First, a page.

Much of Iraq Reconstruction Money Going to Waste

Grandiose US Projects Too Expense to Maintain or Operate

Officials are conceding that large amounts of the $53 billion the United States has spent on “relief and reconstruction” in Iraq since the 2003 invasion may ultimately go to waste.

The issues are myriad, but at the center are twin problems, that the American projects are often too large and complex for the Iraqi government to maintain and will be too expensive for them to operate.

There was the Nasiriyah water treatment plant, a $270 million American project which is limping along well short of capacity because the on-the-job training given to the Iraqi workers was simply insufficient to enable its operation.

And a large US-built hospital was handed over to the Iraqi government and immediately shuttered because the Iraqis couldn’t even supply it with electricity, let along a staff and equipment.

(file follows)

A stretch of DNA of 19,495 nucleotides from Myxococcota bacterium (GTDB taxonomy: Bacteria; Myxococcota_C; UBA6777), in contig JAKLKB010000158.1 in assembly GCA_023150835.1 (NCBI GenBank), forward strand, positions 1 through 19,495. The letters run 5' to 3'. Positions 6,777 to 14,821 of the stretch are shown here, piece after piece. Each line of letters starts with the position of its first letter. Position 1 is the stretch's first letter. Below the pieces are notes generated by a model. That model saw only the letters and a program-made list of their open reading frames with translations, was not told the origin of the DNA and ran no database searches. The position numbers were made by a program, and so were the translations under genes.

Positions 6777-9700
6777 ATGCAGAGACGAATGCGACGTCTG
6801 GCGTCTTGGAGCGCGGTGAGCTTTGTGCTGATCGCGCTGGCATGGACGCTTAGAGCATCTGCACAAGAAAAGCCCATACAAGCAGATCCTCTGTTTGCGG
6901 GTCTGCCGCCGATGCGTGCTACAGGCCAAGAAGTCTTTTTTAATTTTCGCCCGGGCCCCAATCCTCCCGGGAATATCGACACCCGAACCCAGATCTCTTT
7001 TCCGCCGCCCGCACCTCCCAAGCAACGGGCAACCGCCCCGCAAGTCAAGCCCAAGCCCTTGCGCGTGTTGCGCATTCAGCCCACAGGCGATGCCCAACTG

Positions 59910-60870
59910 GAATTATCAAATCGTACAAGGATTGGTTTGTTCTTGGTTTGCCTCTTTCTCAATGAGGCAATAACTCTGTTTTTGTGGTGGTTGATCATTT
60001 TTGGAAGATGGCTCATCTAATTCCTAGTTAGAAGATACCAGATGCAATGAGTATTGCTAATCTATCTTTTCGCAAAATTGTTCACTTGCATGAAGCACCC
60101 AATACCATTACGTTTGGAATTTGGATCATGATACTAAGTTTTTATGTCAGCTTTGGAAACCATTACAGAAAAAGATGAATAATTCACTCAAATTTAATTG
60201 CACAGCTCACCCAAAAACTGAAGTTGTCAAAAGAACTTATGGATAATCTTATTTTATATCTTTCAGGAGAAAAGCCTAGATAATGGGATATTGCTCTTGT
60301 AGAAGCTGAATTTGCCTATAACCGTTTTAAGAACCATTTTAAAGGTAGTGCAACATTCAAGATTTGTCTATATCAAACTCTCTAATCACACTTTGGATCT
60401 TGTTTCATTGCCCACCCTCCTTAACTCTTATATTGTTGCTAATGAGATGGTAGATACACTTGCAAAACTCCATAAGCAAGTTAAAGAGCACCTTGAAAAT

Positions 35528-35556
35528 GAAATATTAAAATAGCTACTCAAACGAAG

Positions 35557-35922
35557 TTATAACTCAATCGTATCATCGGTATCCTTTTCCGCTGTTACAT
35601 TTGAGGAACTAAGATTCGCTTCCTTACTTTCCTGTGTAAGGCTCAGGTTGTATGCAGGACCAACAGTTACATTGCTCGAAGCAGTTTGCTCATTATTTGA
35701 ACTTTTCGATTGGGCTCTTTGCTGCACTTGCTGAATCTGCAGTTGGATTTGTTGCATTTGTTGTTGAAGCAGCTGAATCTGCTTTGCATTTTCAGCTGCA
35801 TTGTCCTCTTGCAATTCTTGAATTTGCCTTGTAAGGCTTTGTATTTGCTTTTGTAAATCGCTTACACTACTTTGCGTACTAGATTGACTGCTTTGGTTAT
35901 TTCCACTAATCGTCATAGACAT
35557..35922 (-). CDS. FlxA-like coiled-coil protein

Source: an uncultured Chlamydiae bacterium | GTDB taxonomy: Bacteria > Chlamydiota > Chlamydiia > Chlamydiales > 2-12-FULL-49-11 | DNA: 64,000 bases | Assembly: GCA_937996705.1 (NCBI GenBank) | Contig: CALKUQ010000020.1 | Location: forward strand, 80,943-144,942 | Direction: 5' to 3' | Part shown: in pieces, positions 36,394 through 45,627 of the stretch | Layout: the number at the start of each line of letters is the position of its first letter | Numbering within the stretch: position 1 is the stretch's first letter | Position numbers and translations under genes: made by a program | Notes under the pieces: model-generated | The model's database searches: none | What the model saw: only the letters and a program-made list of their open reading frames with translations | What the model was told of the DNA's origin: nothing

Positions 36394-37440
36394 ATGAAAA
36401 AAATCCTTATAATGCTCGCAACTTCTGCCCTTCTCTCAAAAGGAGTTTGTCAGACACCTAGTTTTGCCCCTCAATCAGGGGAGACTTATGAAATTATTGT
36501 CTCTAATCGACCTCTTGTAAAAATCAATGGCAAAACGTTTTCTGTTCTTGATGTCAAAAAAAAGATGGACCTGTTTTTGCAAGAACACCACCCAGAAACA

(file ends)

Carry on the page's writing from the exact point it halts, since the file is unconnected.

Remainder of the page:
Iraqi Prime Minister Nouri al-Maliki is talking about a $400 billion reconstruction scheme for the nation, but before President Obama gets out his checkbook he should probably note that Iraq’s Minister of Planning, Ali Ghalib Baban, says that the $53 billion already spent had no discernable impact.

Author: Jason Ditz

Jason Ditz is Senior Editor for He has 20 years of experience in foreign policy research and his work has appeared in The American Conservative, Responsible Statecraft, Forbes, Toronto Star, Minneapolis Star-Tribune, Providence Journal, Washington Times, and the Detroit Free Press.